Prolonged heavy rains have caused a hilltop to collapse in a poor neighborhood of the Bolivian capital, cracking roads, destroying at least 1500 homes and burying people’s belongings under mud. Slides are common in La Paz, perched at about 3.640 meters (11.900 ft) above sea level and surrounded by hills covered with poor communities. Heavy rains have been blamed for 44 deaths around the country in recent weeks.

Rainfalls caused a hilltop to collapse in a poor neighborhood of La Paz (Bolivian newspaper ‘La Razón’).

Heavy rains in the north of Bolivia (Rurrenebaque) with 11.000 harmed families (Bolivian newspaper ‘La Razón’).

Mud torrent has washed away one part of La Paz

Bolivian women are watching the destroyed houses

Destroyed area in La Paz because of the heavy rainfalls

As a Kiva Fellow I work for the micro finance institutions IMPRO, Emprender and Pro Mujer. Many clients from these three institutions have suffered from the heavy rain falls in Bolivia. One cashier of Emprender lost his house. Emprender is helping him donating him goods and money. When visiting the home of Pro Mujer´s client Francisca, she showed me how one of the walls on her land (which she bought with a Kiva loan) had fallen down. For other clients who have lost their house Pro Mujer is collecting donations, ranging from clothes and blankets to water and money. The party for Carnaval last Friday was canceled and the money went to the people in the effected area.

Pro Mujer´s client Francisca next to the fallen wall – because of the heavy rain fall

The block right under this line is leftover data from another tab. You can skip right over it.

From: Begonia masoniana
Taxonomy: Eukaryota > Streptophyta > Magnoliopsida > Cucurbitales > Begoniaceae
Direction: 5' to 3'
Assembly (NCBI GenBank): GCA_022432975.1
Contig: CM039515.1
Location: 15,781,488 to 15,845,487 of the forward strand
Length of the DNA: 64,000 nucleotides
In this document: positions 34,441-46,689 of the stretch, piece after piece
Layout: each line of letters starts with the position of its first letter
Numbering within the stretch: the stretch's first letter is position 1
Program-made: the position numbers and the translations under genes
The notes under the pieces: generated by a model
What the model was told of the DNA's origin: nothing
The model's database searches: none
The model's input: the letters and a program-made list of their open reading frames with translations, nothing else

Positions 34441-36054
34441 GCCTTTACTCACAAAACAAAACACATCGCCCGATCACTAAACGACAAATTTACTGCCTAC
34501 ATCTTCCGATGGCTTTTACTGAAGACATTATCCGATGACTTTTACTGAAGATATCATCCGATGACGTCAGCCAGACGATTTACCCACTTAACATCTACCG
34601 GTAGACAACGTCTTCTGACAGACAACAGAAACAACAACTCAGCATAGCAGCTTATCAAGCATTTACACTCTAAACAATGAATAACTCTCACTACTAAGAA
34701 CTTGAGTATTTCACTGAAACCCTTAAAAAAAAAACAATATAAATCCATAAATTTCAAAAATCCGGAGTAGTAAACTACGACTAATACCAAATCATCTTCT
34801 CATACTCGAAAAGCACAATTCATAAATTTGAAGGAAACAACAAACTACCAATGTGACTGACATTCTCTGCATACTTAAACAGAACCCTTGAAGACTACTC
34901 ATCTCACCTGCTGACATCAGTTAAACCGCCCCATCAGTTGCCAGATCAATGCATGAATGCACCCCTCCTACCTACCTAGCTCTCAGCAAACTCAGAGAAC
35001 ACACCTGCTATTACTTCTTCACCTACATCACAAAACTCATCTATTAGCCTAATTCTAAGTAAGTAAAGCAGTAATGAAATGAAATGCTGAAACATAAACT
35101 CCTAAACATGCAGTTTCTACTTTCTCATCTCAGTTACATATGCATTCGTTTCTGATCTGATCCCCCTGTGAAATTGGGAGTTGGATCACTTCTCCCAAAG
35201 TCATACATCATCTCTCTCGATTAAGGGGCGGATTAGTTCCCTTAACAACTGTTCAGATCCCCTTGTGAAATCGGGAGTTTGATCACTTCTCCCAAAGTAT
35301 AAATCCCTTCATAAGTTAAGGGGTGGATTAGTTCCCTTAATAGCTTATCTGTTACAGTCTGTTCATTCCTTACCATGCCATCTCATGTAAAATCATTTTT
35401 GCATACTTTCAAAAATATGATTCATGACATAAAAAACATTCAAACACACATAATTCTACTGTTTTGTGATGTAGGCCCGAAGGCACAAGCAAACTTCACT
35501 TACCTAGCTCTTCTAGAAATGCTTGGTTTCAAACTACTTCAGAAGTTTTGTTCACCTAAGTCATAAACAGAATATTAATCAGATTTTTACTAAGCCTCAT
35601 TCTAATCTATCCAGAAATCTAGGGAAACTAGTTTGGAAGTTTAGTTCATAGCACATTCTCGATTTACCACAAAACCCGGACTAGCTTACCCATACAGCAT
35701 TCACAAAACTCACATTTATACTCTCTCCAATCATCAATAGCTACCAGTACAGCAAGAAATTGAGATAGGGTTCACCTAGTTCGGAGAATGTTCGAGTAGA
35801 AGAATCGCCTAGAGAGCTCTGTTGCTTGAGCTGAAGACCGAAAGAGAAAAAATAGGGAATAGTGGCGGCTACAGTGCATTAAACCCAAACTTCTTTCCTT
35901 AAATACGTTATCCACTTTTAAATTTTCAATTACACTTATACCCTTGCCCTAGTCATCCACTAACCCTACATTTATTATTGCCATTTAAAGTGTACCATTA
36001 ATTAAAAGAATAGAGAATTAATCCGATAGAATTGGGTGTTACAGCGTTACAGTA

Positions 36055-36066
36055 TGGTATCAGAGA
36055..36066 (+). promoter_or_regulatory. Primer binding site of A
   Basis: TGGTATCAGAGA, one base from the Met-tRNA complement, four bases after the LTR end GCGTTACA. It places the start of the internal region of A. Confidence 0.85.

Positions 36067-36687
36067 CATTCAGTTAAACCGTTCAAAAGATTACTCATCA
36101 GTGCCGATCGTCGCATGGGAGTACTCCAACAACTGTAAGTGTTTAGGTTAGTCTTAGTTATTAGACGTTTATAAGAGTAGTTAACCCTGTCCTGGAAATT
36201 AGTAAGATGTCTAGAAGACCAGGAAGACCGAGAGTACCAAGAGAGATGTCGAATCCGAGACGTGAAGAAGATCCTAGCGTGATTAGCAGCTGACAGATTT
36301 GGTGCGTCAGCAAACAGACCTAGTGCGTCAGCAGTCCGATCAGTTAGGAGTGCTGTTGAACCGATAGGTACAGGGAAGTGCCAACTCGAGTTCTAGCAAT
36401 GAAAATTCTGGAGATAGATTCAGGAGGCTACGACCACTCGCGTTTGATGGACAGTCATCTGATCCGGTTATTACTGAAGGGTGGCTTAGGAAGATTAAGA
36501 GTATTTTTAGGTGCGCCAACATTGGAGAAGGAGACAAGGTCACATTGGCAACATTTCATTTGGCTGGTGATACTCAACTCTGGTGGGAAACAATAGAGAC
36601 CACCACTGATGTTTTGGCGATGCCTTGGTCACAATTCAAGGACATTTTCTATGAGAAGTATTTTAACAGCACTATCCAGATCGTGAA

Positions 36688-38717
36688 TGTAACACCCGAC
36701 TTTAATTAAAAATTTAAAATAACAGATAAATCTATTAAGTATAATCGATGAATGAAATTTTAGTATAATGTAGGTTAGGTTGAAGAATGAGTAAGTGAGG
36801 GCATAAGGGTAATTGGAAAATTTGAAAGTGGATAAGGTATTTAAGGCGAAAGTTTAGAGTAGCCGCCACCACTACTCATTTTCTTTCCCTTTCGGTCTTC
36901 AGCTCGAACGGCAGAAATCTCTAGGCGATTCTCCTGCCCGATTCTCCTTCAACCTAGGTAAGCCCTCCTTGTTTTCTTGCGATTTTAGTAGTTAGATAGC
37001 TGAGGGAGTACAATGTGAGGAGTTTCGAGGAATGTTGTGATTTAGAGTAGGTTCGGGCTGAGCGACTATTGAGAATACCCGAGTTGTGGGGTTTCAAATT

Climate change
Bolivia is suffering from the world wide climate change. The heavy rains, droughts, frosts and hailstones endanger the production of food (e.g. potatoes) and cause deaths among cows.

Bolivians with their cows on the street (Bolivian newspaper ‘La Razón’).

Comic in the Bolivian newspaper ‘La Razón’: ‘Now that you have water at home, we are going to start working with the connection of natural gas’.

Food crisis
Last months the food prices in the international market have increased. In order to keep food affordable for the Bolivians, the government of Evo Morales kept the prices low and prohibited the producers to export their food products.  In this way the producers were not motivated to increase their production and could not take advantage of the higher prices in the international markets. The agro industrials produced 35% less food. The result: sugar and corn were out of stock and Bolivia had to import these products, which resulted in higher prices.

This picture shows the increase in price of various products (the red line is sugar).

Nowadays the centers of the big cities in Bolivia are at least once a week crowded with people protesting against the increased prices of different products.

To view the video with a demonstration in La Paz, click here.

The combination of the economic and food crisis have caused an increased number of people suffer from hunger. According to the Food and Agriculture Organization (FAO) of the United Nations more than 1.000.000 people worldwide are chronically hungry.  In Bolivia 2,1 millions out of 9,2 millions of inhabitants are undernourished.

According to the ‘Fundación Ecológica Universal’ the number of inhabitants in Latin America and the Caribbean will increase with 588 million to 657,7 millions. The global production of food will not be sufficient to meet the demand.

So how should the problem of climate change and a lack of sufficient food for more people in Bolivia be solved?

Clara Vreeken is a Kiva Fellow in Bolivia, where she works for IMPRO, Pro Mujer and Emprender. Last week mud torrents destroyed 400 homes in the capital La Paz. Climate change in Bolivia leads to less food production, hunger and protests in the streets.


Add Your Comments

LendingOnKiva